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Weekly Fishing Report - 22nd March 2018

Firstly, apologies for the lack of a written fishing report last week. Things have been a little overly hectic around here due to the impending opening of our second store "Fisho’s Boating & Tackle" at Urangan Harbour next week.

You probably didn’t miss much last week anyway given the heavy weather associated with the brief ex-tropical cyclone that passed by us well offshore. At least this past week has given us a couple of decent days on the water, albeit too brief as we have yet again endured another southeasterly blow mid-week.

The weekend ahead will see lighter winds, but with enough breeze to keep most boaties inshore. The mid-week forecast looks great for anyone so lucky to have time off work, and the quarter moon Sunday suggests building tides for the whole week ahead.

The Bay & Offshore

Sportfishos heading up to Platypus Bay have encountered longtail and mack tuna, but seemingly not in the same numbers as prior to our latest blows. Of course, these highly nomadic species will move with their food sources and we often find that when numbers dwindle up that way close to the island that there are plenty of schools to be found throughout the central and western bay. If chasing tuna is your thing, then simply arm yourself with a good array of small metal slugs from 15-40gm, some stickbaits and 5" Zman Streakz and head out looking for bird activity. Remember, that small birds eat small baitfish and larger birds larger baitfish, so sometimes you can choose the appropriate lure size and type simply from the bird species in attendance.

At the risk of sounding like a scratched record, the attrition from sharks, not only on tuna schools but on all fish in general throughout the bay is atrocious. The lobby groups that keep the world informed of our apparent demise in shark numbers obviously have never been fishing in Hervey Bay (or from most ports in Australia it seems). So, try to be shark-savvy and move on when you encounter them.

Surface feeding frenzies often attract an array of other species sub-surface and lately that has been school and spanish mackerel, golden trevally and other trevors. Watch your sounder for tell-tale signs of other species mid-water and drop metals, plastics, vibes of micro jigs into their realm for some added variety. That great late run of spotty mackerel a couple of weeks ago would not have been the last of them, so keep an eye out for them when scanning the surface.

Some great quality scarlets have come from isolated reef patches up the island and out in the central bay at night, when the weather allows. Squire, sweetlip, moses perch and some great grunter have made up the rest of the catch for the night owls. Don’t forget the mini squid jigs if staying out after dark anywhere north of the banks.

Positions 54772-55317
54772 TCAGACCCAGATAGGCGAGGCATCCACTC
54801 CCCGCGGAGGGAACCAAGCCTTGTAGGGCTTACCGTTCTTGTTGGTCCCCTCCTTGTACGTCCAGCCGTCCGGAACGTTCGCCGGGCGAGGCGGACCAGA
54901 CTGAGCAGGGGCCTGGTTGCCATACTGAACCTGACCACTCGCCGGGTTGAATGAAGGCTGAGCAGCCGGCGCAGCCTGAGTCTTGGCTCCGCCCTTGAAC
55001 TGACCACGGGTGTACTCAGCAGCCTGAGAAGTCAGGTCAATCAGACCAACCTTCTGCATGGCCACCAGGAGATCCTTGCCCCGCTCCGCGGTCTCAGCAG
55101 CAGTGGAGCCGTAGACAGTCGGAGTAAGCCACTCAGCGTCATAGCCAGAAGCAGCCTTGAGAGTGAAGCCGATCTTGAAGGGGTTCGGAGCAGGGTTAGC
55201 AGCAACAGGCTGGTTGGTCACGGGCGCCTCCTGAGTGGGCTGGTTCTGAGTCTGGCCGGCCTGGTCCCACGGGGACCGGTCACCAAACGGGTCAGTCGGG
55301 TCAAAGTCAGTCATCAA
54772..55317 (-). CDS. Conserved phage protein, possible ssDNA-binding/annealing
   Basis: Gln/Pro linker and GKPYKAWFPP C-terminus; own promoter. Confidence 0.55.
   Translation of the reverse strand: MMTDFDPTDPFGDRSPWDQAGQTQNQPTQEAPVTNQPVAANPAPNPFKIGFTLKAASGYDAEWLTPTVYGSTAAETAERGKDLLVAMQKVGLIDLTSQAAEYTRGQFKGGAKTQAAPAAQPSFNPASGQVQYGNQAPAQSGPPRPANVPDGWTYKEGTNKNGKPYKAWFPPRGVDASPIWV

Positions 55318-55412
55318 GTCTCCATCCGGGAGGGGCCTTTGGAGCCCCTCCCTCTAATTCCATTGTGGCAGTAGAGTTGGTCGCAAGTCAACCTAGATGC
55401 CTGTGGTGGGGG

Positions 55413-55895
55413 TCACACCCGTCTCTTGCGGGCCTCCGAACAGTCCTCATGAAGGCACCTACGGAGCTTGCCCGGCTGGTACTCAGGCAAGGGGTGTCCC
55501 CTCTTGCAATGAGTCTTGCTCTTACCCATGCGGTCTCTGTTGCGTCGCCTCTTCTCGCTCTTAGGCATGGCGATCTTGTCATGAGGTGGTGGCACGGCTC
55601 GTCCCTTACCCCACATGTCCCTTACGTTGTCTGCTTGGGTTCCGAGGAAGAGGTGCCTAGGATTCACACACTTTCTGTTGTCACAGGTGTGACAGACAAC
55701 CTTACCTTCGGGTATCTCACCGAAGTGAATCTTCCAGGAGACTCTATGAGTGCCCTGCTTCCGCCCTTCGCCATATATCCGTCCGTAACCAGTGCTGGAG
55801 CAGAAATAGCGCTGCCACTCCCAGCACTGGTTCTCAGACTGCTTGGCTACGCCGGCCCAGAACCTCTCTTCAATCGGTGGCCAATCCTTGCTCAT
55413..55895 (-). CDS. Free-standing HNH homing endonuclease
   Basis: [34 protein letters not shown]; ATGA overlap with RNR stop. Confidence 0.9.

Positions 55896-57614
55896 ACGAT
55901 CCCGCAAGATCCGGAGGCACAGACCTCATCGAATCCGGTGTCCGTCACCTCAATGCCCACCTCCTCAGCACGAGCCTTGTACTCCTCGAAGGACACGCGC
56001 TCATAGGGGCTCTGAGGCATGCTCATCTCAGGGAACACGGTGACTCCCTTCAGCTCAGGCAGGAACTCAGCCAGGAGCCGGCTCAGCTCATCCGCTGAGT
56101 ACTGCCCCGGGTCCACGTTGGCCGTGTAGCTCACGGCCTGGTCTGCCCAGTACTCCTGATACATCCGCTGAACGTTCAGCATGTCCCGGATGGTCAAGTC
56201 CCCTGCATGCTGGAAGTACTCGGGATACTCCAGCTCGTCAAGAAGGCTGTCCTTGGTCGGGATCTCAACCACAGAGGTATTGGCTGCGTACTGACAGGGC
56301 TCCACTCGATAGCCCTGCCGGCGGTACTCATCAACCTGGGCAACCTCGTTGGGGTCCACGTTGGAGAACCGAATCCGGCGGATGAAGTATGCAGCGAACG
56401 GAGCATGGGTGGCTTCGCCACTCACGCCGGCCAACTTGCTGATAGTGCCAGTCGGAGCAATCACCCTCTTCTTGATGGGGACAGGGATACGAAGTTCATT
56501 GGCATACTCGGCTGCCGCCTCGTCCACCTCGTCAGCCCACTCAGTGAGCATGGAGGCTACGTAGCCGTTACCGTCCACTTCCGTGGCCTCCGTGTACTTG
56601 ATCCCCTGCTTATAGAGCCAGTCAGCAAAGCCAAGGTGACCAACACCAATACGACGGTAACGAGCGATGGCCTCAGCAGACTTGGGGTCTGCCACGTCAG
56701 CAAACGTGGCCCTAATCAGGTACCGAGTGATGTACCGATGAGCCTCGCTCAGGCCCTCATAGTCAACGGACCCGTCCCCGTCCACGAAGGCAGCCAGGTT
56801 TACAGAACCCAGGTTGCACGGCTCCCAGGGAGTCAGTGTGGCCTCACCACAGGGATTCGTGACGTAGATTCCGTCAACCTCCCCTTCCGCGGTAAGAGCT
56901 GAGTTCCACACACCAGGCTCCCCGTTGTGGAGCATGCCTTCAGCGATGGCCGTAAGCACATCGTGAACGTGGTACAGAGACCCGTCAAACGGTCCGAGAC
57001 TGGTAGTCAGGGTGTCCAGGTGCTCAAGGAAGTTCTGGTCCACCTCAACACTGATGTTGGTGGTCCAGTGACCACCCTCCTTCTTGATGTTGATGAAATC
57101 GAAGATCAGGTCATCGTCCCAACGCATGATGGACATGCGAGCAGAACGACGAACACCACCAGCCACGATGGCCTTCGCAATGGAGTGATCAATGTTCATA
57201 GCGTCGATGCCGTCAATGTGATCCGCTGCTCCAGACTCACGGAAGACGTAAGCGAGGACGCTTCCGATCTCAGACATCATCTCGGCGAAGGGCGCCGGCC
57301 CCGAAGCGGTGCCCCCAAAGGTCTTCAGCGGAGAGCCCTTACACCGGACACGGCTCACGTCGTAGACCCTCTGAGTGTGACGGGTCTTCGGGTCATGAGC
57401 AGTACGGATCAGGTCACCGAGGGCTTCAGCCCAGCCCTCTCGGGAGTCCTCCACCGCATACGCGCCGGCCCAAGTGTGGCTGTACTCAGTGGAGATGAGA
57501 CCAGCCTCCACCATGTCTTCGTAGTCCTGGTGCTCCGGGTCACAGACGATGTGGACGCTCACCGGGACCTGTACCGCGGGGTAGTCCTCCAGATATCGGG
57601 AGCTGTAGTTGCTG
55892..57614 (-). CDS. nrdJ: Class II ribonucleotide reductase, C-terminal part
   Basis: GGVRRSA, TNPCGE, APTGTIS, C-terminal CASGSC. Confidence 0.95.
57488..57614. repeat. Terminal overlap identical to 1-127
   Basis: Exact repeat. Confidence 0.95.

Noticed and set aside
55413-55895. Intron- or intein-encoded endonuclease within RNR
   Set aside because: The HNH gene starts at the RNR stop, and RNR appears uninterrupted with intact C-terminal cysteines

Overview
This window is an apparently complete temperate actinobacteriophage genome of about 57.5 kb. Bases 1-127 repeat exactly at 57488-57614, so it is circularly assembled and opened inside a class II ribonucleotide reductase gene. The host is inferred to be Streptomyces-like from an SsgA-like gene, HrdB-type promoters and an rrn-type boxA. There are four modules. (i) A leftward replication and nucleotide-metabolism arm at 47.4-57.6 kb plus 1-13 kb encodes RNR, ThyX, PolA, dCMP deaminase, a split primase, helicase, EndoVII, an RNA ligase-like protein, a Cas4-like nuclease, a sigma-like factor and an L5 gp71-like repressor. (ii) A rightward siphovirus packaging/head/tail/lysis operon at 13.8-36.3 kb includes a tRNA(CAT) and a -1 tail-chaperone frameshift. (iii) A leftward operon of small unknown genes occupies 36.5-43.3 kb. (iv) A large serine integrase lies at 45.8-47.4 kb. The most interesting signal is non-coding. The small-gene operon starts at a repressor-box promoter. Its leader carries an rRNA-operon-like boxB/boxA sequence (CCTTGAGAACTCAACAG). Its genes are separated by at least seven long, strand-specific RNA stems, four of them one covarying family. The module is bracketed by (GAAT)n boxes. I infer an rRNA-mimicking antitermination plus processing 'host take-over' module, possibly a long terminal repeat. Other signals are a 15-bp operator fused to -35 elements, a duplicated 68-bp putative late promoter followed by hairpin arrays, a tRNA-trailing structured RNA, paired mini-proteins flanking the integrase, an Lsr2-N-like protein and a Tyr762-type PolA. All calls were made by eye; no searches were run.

The wider grounds will likely get some attention next week after a much needed reprieve. Expect coral trout, cod and trevally on tea-bagged plastics when conditions allow, or try slow pitch micro jigs for the same species as well as scarlets and virtually every other reef fish swimming. These little jigs have a knack of catching fish when all else fails, and can contend with much more current and/or wind drift.

Inshore Reefs

Our deeper inshore reefs will be worth a look for reef species over the coming period of neap tides. Expect coral trout and the ever-present estuary cod to take livies, plastics and vibes over the turn of tide. Pike have been filtering back onto our inshore reefs over recent weeks, so getting a few prime livies is no longer a hassle. Sweetlip are still in good numbers, along with blackall and some nice scarlets for those dropping squid and banana prawn baits.

Queenfish have been quite prolific throughout much of our inshore waters since recent minor flooding. Look for them up on the flats outside major creek systems, along the drop-offs and deeper ledges along the inside of Fraser and around the current lines and eddies formed by the bay islands.

Big bruising GTs continue to wreak havoc on the Roy Rufus arti wrecks and some of the deeper inshore ledges. They are more of a livebait or sub-surface stickbait option when found in these areas, and are often the culprit when a reefie or mackerel is taxed whilst being brought to the boat. If you’ve never caught one, and aren’t a purist, then simply catch a legal mackerel and sink it mid-water over the "3 ships" and hang on. Big whalers may of course ruin even the best laid plan.